However, shadows of this doctrine may be discerned in other passages. In 1 Corinthians 3:13, Paul describes the fire that will “test the quality of each person’s work” at the judgment day. First Peter 1:7 speaks of a similar fire for believers. The Bible is not explicit about what happens “in the meantime” as we await final judgment and the full revelation of the kingdom of God. For this reason, we should hold our opinions on the subject with a looser grip. Until we experience it ourselves, none of us can really be sure what will happen in the time between death and final resurrection. The Bible is very clear, though, on our final destiny. It’s either life with God (i.e. heaven) or life without him (i.e. hell).

Hell is an unpopular doctrine in our time. Long gone are the days of “fire and brimstone” preaching. But what the CCC has to say about hell is important. Based on the teaching of Jesus (§1034; 1056), Catholics affirm that hell lasts forever (§1035), and that it is freely chosen, not predestined by God, who wants all to be saved (§1037; 1058). Hell is a “state of definitive self-exclusion from communion with God and the blessed” (§1033, emphasis mine). When we die without repenting and receiving the love and mercy of God for us, we choose to be separated from him forever (§1033; cf. 1057). The reality of hell should move us to repentance (§1036; cf. 1041) and motivate us to share the good news of God’s love with as many as possible. A final judgment awaits all people where we must “render an account of [our] own deeds” (§1059; cf. 1038–1039). After that Christ will reign over God’s kingdom with the help of the redeemed (§1042), “and the material universe itself will be transformed” (§1060; cf. 1043, 1047).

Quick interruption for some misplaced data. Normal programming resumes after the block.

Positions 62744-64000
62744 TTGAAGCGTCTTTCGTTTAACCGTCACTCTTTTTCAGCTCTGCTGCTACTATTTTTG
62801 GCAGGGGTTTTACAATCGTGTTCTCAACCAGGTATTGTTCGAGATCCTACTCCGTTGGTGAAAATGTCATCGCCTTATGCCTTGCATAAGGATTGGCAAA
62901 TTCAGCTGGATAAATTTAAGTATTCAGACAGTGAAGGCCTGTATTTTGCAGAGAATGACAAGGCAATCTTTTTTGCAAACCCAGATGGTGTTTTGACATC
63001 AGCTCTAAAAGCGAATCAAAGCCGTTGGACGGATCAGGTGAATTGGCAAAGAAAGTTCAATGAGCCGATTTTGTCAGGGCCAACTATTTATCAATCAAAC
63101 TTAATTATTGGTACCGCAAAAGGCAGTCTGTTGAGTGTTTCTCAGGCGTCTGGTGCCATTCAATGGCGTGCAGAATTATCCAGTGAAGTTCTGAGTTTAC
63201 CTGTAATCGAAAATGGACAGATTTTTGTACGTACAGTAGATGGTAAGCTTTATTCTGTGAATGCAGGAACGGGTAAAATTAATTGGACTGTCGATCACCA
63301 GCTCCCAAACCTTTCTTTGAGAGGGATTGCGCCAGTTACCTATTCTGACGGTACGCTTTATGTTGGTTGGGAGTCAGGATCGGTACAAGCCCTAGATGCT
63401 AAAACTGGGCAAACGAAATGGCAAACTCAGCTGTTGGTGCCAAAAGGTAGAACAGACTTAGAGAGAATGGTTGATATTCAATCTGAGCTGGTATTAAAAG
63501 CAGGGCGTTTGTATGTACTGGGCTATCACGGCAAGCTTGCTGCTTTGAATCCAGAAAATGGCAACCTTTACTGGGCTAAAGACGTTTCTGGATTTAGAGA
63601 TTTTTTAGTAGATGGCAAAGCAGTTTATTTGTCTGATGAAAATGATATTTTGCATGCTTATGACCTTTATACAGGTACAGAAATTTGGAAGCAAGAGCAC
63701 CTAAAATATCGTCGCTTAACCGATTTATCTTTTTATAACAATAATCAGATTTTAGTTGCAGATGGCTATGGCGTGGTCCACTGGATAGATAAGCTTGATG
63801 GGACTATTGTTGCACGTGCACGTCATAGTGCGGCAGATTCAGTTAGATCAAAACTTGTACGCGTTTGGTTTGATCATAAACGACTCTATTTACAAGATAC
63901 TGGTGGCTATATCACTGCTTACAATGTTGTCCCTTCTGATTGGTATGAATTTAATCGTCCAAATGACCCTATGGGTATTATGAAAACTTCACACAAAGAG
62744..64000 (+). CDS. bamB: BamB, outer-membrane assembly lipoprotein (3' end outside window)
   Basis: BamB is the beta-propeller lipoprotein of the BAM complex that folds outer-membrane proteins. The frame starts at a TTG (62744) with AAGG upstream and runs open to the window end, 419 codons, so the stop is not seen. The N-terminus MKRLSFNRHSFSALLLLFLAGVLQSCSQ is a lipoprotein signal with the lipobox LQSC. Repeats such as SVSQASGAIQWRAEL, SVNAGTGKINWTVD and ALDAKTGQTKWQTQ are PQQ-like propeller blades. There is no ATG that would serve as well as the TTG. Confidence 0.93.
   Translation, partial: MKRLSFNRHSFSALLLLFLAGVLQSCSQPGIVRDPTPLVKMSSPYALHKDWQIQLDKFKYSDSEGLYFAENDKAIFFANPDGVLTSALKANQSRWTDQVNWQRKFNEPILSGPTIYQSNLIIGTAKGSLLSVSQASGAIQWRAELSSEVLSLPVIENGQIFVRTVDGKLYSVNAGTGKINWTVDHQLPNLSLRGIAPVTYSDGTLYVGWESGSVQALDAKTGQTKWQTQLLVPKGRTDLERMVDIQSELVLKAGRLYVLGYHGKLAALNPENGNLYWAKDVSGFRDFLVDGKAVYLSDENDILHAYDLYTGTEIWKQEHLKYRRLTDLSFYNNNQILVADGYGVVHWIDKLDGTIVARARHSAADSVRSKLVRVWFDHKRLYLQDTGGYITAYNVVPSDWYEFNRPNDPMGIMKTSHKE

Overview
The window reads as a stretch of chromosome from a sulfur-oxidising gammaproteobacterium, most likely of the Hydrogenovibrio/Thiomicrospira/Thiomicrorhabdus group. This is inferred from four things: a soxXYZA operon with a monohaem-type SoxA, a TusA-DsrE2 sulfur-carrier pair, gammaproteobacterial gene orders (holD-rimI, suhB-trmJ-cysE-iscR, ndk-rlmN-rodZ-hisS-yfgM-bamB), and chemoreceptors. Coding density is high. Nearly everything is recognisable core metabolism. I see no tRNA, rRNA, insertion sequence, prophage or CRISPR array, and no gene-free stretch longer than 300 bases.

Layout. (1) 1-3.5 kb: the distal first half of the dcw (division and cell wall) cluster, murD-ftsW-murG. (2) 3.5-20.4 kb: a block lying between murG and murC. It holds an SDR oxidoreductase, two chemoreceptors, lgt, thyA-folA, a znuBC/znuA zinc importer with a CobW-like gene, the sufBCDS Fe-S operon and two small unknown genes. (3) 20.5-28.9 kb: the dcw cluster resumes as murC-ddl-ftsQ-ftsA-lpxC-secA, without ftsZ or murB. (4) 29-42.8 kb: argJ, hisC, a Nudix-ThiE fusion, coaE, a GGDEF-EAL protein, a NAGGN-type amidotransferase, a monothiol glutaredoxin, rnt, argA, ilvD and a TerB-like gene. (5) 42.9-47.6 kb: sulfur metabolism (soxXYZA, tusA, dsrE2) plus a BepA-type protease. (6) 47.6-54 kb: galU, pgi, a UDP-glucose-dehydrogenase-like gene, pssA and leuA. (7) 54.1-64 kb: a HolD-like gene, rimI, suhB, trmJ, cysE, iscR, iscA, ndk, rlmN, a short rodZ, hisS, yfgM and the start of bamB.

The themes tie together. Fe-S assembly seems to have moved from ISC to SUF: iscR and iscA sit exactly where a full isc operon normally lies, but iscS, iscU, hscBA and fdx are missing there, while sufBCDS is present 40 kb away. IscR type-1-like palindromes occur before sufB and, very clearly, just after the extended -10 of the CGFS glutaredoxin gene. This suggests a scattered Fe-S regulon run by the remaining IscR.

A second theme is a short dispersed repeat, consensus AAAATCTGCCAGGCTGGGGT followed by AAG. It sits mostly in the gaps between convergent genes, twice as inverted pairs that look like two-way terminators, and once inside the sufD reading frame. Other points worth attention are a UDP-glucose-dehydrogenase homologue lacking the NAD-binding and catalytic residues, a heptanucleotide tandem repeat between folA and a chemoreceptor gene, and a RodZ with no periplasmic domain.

Catholics and Protestants together look forward to the day when all will be made right. We long to see our Savior face to face and spend eternity with him. And we each, in our own ways, strive to become more like him in preparation for life everlasting. Whether that process of sanctification continues after we die is a matter of debate, but on the end result we’re in full agreement. Ultimately we’ll enjoy the presence of God forevermore.

My next post will treat a related subject, the “communion of saints,” which for Catholics involves prayers for and to those who have died. Stay tuned!